The actual production process, which involved the interaction of translators, publishers, printers, financiers, and artists, reflects the book’s international character. Ever since the invention of the printing press, the process of book production, of which Bible production formed an important part, has been a truly Pan-European activity. In some cases, printer-publishers would base their editions on those of other printer-publishers, occasionally even using the same typographical material. This practice has allowed the identification of clusters of closely related European editions. The titles and biblical text of all editions within one of these clusters are always identical, and some may even share typographical and iconographical material.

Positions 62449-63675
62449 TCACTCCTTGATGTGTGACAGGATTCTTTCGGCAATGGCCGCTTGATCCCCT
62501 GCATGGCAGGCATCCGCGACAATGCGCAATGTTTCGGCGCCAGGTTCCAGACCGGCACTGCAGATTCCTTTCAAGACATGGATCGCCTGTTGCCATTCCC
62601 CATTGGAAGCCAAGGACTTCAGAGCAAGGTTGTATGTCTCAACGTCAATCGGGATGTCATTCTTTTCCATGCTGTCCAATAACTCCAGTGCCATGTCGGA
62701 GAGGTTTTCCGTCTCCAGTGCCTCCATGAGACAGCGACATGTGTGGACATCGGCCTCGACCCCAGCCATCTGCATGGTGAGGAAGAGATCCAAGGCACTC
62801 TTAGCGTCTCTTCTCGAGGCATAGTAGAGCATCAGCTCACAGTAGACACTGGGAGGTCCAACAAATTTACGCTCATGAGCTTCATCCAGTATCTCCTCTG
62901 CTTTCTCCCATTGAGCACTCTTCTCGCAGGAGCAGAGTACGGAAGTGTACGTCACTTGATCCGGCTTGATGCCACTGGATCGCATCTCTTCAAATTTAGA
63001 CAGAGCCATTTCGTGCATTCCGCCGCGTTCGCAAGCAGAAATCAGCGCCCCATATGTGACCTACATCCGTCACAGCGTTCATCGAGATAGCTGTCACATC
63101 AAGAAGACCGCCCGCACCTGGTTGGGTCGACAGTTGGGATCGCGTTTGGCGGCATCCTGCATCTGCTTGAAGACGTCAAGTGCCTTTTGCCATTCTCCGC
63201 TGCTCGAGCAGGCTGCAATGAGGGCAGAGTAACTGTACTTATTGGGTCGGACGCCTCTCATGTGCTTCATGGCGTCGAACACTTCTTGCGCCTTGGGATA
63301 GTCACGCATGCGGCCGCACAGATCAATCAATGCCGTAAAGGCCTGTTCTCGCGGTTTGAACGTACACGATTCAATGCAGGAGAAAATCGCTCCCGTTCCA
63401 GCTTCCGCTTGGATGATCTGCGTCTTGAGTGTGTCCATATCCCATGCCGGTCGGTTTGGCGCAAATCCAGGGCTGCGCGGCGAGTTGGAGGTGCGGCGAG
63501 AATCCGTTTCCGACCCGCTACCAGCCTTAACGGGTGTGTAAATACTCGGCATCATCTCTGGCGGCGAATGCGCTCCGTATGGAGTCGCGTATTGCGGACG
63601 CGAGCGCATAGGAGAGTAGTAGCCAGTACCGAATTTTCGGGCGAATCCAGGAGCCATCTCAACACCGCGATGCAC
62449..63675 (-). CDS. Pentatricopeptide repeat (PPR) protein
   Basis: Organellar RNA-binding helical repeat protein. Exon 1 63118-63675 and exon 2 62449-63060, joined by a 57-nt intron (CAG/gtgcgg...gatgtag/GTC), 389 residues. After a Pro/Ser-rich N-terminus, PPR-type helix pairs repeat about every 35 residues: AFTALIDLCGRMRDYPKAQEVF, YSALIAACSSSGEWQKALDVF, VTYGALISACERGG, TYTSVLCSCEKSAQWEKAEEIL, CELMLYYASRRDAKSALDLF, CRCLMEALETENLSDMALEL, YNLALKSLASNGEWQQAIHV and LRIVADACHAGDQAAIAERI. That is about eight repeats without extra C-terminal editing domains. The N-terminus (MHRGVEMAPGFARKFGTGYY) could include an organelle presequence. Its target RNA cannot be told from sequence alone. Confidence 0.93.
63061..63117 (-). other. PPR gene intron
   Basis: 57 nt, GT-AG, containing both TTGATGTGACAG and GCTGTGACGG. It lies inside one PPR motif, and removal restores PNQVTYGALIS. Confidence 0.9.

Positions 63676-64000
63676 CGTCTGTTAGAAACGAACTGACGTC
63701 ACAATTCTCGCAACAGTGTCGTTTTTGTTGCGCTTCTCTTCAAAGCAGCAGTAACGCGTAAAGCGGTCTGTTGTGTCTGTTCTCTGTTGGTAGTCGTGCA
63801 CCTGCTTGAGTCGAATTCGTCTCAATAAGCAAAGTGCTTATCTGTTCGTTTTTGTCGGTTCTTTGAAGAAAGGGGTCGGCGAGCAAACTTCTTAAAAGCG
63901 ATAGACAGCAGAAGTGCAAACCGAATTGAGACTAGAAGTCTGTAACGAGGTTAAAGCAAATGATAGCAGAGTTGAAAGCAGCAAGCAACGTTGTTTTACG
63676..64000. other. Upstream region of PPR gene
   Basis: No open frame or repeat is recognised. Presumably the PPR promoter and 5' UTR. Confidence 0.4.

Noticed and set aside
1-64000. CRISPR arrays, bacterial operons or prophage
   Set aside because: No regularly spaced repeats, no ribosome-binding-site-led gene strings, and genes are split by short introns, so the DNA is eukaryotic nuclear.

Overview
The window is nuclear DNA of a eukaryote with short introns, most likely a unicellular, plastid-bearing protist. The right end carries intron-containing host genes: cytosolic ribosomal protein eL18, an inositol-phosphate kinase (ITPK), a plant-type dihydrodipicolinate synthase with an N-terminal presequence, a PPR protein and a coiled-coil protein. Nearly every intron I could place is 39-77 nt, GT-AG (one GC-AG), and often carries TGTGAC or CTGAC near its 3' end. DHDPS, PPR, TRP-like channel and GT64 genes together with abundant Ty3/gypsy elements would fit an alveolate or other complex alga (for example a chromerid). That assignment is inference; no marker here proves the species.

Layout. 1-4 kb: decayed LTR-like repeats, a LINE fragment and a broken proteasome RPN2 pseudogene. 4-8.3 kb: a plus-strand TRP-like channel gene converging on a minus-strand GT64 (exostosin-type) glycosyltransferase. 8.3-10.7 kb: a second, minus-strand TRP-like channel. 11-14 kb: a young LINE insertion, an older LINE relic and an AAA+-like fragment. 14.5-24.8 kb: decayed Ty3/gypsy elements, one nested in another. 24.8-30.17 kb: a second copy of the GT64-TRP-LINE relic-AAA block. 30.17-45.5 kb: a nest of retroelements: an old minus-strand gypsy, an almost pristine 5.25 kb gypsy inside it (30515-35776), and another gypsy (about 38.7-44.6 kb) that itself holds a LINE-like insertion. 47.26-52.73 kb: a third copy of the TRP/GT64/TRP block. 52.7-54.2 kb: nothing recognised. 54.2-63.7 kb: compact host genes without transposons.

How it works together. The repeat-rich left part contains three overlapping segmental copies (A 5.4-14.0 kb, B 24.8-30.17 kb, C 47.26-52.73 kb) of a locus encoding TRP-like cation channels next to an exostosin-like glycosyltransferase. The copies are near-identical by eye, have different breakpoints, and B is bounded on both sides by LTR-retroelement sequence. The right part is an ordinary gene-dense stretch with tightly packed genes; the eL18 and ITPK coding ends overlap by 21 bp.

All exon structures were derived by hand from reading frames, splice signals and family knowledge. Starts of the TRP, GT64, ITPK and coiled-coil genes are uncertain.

This collection of c. 400 published Bibles and Bible translations from the fifteenth and sixteenth centuries is a thorough revision of a selection that was published earlier by Fritz Büsser. One important change that appears in the current revision is the inclusion of Biblical books that were issued separately (e.g., Luther’s Der Prophet Jona, from 1526). The new selection also incorporates the results of recent research. Individual sections of this collection have been reviewed by specialists in the field. For example, the section on French Bibles was reviewed by Bettye Chambers, author of the Bibliography of French Bibles (vol. 1 & 2), and the section on Italian Bibles was reviewed by Eduardo Barbieri, author of Le Bibbie italiane del Quattrocento e del Cinquecento. Gwendolyn Verbraak, bibliographer of the Biblia Sacra project ( Universiteit van Amsterdam, Vrije Universiteit Amsterdam, Katholieke Universiteit Leuven), reviewed several parts of the collection. The current selection also includes editions in languages that were not represented in Büsser’s earlier work, such as Arabic and Armenian.